These are some of our favorite online resources of the last couple of months:

Fine Arts

Life Photo Archive

Medieval Manuscripts at Leeds University Digital Library

Munich Digitization Center

Piero della Francesca’s Legend of the True Cross

Speculum Romanae Magnificientiae Digital Collection

Architecture/ Design

A Design for the National Gallery of Art: I. M. Pei’s East Building

ArchInform: International Architecture Database

Housing Prototypes

Modern Embellishments by C. A. Busby, Architect

Flickr Friends of the 20th Century Society

Liberal Arts

1492: An Ongoing Voyage – Library of Congress Online Exhibition

Archaeological survey of India

Collections Center, Smithsonian Institution

International Dunhuang Project: The Silk Road Online

Yokohama Boomtown: Foreigners in Treaty-Port Japan


NICE Paintings: Continental European Paintings in British Museums

Reunion des Musees Nationaux

Russian Icons in the British Museum

University of Michigan Museum of Anthropology Image Database

Vibrant Visions: Pochoir Prints in the Cooper-Hewitt, National Design Museum Library


World Jewelry in RDID

This week we have added a number of digital  images of world jewelry to RDID. They include African work such as Dogon rings, Senufo ankle bracelets and Tuareg necklaces; Indonesian nose rings; Polynesian whale teeth necklaces and many other types of ornament. Click here to see a slideshow of these images. To login to RDID, simply use your RISD username and password.

Art:21 images in RDID

We are very happy to announce that we have recently uploaded into RDID 143 digital images of artwork featured in the television series Art:21, Seasons 1 to 4. To find these images, login to RDID, click on Browse and select the Subject field in the drop-down box. Under subject, click on Art:21 (Television program), and that will allow you to download all the images of artwork from the program. To see individual slideshows, click on the following links:

Art:21 Season 1

Art:21 Season 2

Art:21 Season 3

Art:21 Season 4

RDID Guide Online

The Visual Resources Center has created two step-by-step guides on how to use RDID, the RISD Digital Image Database: a faculty guide and a student guide. Both have in-depth instructions on how to browse and search our digital collections, how to download images for RISD projects, and how to view the RDID slideshows. Be sure to let us know what you think of the guides, and help us improve them.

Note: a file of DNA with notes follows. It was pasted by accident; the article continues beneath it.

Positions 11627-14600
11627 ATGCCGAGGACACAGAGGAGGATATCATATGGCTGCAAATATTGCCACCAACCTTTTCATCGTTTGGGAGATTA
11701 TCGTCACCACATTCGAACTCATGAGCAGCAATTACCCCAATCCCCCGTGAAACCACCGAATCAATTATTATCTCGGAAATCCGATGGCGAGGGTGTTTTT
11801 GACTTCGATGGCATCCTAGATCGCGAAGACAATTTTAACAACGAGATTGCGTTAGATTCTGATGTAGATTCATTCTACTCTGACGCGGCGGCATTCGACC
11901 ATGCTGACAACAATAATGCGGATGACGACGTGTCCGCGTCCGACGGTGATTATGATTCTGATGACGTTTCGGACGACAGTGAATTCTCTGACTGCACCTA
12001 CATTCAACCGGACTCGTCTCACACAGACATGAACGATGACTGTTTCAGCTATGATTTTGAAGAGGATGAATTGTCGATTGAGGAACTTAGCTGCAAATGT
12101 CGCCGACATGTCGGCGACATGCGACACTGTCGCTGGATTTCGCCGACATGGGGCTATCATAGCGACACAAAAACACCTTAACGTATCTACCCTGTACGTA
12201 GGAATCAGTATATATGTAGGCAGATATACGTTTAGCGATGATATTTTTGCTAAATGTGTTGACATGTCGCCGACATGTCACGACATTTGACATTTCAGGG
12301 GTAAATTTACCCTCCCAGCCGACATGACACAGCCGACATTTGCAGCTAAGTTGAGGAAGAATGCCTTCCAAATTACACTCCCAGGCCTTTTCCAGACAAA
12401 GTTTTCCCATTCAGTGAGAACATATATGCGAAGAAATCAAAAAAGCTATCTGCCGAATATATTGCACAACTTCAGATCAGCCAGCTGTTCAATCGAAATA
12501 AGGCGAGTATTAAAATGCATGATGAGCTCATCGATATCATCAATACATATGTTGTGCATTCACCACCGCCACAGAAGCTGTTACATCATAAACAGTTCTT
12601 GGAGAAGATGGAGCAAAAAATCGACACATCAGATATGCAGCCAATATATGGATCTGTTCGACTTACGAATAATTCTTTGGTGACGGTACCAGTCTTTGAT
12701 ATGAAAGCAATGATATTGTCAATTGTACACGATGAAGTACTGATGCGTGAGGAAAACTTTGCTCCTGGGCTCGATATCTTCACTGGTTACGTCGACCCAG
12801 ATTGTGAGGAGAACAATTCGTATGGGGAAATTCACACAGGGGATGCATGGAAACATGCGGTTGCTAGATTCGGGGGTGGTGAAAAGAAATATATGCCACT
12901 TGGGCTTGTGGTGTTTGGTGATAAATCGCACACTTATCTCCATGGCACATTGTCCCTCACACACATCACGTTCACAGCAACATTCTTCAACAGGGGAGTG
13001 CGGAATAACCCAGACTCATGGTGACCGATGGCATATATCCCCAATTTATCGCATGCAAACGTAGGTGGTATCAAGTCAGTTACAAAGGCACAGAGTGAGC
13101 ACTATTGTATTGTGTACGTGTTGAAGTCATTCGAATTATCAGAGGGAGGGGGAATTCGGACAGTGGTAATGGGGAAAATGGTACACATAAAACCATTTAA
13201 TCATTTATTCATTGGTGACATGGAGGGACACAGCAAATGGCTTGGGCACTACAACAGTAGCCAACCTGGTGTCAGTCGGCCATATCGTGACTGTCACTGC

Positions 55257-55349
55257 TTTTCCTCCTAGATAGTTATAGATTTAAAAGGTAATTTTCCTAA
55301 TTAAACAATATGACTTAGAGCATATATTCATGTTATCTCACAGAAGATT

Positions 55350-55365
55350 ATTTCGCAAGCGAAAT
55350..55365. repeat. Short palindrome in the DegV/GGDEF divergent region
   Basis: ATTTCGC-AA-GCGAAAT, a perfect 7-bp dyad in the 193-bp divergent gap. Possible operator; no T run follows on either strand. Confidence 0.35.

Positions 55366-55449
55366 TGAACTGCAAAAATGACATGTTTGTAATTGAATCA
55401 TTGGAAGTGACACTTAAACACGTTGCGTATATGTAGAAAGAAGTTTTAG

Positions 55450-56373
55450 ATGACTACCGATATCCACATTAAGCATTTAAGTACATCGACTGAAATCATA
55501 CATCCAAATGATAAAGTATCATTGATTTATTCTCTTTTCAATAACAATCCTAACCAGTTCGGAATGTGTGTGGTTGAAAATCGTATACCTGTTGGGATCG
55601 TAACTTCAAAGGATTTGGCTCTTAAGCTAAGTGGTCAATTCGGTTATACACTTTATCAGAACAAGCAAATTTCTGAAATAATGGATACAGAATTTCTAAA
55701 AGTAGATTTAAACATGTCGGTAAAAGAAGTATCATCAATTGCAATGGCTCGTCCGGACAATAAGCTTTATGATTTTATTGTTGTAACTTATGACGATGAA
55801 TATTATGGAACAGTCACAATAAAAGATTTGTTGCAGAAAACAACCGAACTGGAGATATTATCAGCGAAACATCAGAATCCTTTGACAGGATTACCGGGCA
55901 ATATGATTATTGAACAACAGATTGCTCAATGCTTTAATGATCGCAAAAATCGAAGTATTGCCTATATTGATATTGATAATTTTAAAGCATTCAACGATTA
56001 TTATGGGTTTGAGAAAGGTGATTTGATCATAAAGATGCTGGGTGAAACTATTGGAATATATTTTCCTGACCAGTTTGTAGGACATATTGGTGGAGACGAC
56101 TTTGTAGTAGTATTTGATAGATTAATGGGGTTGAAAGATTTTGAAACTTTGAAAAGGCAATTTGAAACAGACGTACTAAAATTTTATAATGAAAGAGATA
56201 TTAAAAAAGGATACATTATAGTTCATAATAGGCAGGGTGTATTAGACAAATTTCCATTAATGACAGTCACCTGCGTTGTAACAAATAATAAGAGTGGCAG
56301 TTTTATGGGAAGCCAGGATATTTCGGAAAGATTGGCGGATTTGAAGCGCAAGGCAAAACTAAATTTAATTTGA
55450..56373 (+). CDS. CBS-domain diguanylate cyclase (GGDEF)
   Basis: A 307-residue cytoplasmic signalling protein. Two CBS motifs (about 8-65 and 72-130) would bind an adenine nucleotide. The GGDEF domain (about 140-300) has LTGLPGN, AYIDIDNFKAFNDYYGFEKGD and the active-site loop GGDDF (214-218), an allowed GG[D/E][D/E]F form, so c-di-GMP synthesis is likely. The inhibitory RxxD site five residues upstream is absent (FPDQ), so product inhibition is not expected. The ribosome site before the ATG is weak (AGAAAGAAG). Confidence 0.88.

World Textiles in RDID

A collection of 54 images of contemporary textiles from around the world has been uploaded into the RDID database. They include images of work from Australia, Africa, Japan, Korea, Britain and the U.S. To see it, login to RDID, and click on this link to the World Textiles Slideshow. Enjoy!

RISD Posters Added to RDID

We are very happy to announce that a collection of 360 posters created at RISD for various events has been added to the RISD Digital Image Database. The original collection is held in the Archives department at the RISD Library, and is described by our archivists as follows:

“The posters document events and activities of the students, faculty, and administration of Rhode Island School of Design, 1908 and 1960s-2007. These posters advertise Rhode Island School of Design events, educational programs, exhibitions, lectures, and conferences. A small number of posters, primarily for faculty, document events held outside of RISD. The bulk of the posters are dated from the late 1970s through 2007, and many items are undated. There is one Jewelry Department poster dated 1908. This series contains professionally printed and hand printed posters, many designed or created by students. A variety of materials were used including various types of paper, vinyl wallpaper, fabric, and plastic. Some items are fragile and others have glued on material such as glitter and faux fur.”

Digital images of these posters are now available for study and download by logging onto RDID with your RISD username and password. The following link will take you to a slideshow of highlights of the RISD Poster Collection.

It’s easy to see why Martin Scorsese heaps praise (as well as his name, as presenter) on this film.  Besides the obvious subject matter, Gomorrah has the same type of motions and scope of a Scorsese film: long panning shots that go from vistas to walls to vistas, documentary-style camerawork and quick bursts of violence that feel surprisingly real.  The film focuses on five individuals involved with the Camorra (Naples’s mafia underworld), intertwining their stories with the larger bleak reality of a mafia-controlled existence.  Be sure to check out the features on the second disc, particularly the interview with the director, Matteo Garrone. He discusses how to film a mafia movie in a mafia controlled location (it involves wearing laminates).  Gomorrah is a beautifully rendered vision of a depressing reality.  Though the gangster genre has been updated successfully in the last ten years (think Sopranos….), it’s never felt quite as real as this.